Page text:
FAMILY MATTERS: Stir the imagination when they’re still young
“Children meet the problems of the world with their imaginations,” says bestselling author Walter Wangerin Jr., “and the fairy tale honors, feeds and abets the imagination.”
Stories that stir the imagination can also be moral stories that anchor our sons and daughters to that which is right and good. With this in mind, I’d like to suggest that you choose stories to read to your young children that will help them open up to the world of imagination. For instance, fairy tales like “Snow White,” “Cinderella” and “Pinocchio” depict goodness overcoming evil in a world of enchantment. Hans Christian Andersen’s “The Steadfast Tin Soldier” is a great story for boys and girls about courage and love. “The Chronicles of Narnia,” by C.S. Lewis, teach marvelous lessons of faith. The series can be your child’s passport to fantastic lands and extraordinary events.
For older children who like to read, I recommend westerns, such as Jim Walker’s “Wells Fargo Trail” series, and the “Saga of the Sierras” series by Brock and Bodie Thoene. And you can’t beat “The Red Badge of Courage” or “Call of the Wild” if you want to wet a child’s appetite for adventure and bravery.
Another way to stir young imaginations is storytelling. Ruth Peale, wife of the late spiritual writer Norman Vincent Peale, talks about her husband’s storytelling:
“When our children were small, for example, Norman spent hours telling them stories that he made up on the spur of the moment, right out of his head. This generally took place at the dinner table and the children could hardly wait. I remember one whole series that went on for months about three imaginary characters named Larry, Harry and Parry. These remarkable young people had a magic airplane that they kept in their pocket until they needed it. If they blew on it, like magic, it became large enough for them to climb aboard and take off. They would roar away to investigate a big, billowy cloud, or to fight with giants, or to live in the forest in the treetops, or to rescue princesses in distant lands. The magic airplane was very real and exciting . . . to our children.” (“Secrets to Staying In Love,” Thomas Nelson, 1984)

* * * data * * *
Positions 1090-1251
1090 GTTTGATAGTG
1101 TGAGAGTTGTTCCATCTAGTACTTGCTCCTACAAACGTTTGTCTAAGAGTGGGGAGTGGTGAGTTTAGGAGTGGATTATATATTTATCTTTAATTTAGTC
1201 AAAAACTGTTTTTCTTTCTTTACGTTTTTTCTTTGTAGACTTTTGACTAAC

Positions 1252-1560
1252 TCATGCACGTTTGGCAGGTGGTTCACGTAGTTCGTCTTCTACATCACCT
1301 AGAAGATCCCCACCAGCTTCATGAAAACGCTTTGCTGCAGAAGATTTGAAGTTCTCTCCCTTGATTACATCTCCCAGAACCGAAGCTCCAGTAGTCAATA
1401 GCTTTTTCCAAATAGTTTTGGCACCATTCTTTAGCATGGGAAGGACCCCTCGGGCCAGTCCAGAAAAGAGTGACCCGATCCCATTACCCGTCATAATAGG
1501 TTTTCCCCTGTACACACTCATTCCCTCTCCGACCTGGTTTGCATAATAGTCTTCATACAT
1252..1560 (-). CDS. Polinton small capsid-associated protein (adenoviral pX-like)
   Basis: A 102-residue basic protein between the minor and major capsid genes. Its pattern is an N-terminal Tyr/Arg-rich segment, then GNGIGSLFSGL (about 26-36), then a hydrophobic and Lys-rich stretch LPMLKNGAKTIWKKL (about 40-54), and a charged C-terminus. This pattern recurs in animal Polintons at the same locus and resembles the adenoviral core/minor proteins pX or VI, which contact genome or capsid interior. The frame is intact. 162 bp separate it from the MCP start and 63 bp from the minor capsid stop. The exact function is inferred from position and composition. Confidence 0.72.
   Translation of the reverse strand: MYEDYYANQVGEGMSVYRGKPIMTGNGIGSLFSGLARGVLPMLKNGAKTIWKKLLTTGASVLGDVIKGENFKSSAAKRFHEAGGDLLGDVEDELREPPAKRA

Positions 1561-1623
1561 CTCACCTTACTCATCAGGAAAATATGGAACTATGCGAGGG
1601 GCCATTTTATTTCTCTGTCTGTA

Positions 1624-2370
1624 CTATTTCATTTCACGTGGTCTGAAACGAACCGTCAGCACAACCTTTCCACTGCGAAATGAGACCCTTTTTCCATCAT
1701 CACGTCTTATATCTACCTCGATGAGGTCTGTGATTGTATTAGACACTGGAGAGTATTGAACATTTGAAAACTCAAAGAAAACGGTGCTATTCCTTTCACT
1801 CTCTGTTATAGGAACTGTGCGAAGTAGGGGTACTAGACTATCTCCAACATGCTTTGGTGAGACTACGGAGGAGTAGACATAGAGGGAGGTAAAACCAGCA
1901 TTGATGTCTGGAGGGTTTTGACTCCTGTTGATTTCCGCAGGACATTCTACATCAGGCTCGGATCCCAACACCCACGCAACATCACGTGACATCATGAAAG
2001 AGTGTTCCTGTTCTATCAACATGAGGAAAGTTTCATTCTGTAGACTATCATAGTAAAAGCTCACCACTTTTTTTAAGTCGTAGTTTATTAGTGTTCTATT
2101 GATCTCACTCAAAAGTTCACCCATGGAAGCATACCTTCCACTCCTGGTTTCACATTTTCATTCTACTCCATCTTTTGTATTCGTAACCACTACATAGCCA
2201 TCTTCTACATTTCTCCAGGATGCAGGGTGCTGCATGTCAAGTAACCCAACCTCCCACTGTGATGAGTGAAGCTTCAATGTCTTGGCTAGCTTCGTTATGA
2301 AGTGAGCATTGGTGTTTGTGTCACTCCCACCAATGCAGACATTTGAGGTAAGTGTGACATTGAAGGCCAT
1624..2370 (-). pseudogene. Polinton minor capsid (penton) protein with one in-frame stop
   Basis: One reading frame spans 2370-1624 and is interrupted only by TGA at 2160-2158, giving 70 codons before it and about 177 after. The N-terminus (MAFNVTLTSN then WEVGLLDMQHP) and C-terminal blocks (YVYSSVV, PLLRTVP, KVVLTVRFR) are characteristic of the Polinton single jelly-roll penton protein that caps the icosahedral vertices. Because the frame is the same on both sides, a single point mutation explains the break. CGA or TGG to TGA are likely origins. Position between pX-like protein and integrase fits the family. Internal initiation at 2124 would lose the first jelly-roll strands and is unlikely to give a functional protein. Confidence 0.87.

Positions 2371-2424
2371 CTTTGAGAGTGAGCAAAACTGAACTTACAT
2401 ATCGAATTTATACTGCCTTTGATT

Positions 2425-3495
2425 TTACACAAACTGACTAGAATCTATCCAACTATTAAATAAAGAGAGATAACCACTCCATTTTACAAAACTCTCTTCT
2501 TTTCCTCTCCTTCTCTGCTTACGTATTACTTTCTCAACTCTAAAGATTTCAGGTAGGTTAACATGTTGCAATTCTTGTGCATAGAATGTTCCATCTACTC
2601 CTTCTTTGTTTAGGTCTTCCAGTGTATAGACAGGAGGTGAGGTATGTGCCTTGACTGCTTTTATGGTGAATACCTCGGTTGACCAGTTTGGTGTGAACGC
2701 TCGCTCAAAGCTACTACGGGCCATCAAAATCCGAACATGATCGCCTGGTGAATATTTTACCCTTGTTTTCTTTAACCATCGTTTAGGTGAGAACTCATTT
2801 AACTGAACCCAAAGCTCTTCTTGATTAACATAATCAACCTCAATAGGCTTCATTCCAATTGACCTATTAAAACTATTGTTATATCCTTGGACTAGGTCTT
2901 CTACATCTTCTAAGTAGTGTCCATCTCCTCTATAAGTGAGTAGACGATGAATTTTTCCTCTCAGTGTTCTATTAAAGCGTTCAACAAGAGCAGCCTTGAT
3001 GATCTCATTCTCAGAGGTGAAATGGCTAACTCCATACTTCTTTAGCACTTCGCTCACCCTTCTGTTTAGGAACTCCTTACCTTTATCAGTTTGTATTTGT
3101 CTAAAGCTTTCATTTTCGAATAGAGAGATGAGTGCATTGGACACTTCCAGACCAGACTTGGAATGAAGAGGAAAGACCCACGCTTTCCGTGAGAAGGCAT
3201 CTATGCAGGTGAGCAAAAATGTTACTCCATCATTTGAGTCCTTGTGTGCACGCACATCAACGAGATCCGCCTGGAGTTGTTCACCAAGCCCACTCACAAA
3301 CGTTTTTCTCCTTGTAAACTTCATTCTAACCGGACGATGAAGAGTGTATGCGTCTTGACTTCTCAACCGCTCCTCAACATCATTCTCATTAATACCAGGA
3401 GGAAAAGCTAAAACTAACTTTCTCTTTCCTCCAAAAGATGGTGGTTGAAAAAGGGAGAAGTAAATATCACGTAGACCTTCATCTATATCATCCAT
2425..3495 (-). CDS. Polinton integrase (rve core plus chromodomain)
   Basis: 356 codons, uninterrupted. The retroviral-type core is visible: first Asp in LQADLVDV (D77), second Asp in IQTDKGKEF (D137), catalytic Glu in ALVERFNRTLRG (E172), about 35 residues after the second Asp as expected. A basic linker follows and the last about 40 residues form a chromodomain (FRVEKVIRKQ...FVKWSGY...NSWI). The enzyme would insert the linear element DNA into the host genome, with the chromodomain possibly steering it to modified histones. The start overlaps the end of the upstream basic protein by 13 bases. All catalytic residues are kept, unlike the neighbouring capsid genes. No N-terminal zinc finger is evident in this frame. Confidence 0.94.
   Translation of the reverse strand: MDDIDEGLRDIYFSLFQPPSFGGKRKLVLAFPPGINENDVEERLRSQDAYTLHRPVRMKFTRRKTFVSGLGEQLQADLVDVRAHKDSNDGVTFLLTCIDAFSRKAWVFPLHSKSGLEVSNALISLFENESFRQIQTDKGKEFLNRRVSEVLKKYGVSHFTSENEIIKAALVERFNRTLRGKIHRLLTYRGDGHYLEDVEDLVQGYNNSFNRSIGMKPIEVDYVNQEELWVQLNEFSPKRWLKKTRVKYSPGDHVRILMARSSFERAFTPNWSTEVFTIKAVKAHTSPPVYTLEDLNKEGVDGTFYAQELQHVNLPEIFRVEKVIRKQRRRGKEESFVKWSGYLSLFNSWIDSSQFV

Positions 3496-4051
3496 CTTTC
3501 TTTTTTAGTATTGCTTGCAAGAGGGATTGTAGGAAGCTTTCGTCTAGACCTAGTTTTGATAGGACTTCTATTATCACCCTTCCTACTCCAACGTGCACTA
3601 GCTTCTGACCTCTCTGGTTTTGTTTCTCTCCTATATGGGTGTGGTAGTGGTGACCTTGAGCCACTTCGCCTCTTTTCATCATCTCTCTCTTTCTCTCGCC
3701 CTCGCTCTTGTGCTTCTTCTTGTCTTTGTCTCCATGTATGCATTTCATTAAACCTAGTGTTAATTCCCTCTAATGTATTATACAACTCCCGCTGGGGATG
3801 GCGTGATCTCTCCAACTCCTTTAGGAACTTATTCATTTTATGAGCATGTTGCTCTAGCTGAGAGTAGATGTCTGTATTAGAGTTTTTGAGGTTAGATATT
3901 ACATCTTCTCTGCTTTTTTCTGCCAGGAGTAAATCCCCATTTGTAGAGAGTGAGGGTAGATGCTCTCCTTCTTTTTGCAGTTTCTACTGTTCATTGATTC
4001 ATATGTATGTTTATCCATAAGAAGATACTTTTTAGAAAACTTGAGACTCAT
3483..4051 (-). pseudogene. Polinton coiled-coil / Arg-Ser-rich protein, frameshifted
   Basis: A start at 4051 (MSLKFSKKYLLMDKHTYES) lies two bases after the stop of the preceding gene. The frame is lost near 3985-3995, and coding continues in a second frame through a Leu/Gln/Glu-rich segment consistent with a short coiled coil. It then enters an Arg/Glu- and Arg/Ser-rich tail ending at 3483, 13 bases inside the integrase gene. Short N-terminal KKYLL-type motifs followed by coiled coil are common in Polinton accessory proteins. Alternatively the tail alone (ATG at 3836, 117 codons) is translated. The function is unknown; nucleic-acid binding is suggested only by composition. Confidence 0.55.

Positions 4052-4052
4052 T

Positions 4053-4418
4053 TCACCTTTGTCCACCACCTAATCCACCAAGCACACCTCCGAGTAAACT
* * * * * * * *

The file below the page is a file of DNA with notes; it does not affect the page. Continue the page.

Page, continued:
Plan a trip, a hike or a small building project together if reading to them or making up stories seems too childish for them.
“They were getting too old for ‘story time,’” said Bill, the father of two teenage kids. “I had to find something that would stir their imaginations — and at the same time be physically challenging enough to hold their interest and keep them engaged. So I decided we should all take up wilderness exploring. It wasn’t easy. The children were already in shape. But me, that was another story. I had to lose an initial 25 pounds. I stuck with it, though.
“We got a friend from church to help us train, who was an expert in this kind of thing. He knew just the right clothing and equipment to buy. Plus, he was really safety conscious — that made my wife feel a whole lot better. Especially when she heard he’d agreed to serve as a tour guide for our first trip.
“We took the Rawah Wilderness, a part of the Roosevelt National Forest in Colorado. While we were hiking up the West Branch Junction, we spotted a bald eagle circling high above Blue Lake. It was the first time, outside of a zoo, my kids and I had ever seen an eagle. And, so that evening, after we had set up camp and built a fire, my children pulled out pencils and drawing pads and tried to capture on paper the sight of that magnificent bird.”
You see, the benefits to your sons and daughters when you become an imaginative parent is that correction is easier to take when they’re hearing it from a guy or gal from whom they just heard a great story and because such family activities tell them that you really like them in spite of the fact that they just soaked their brother or sister with a hose and made them scream! You’ll also break the inertia that is the killjoy of fun. Your son and daughter will find family life so much more enjoyable when you become that I-can’t-say-what-will-happen-next kind of parent.
(This is a published article that appeared in “The Colorado Catholic Herald”, May 21, 2010.)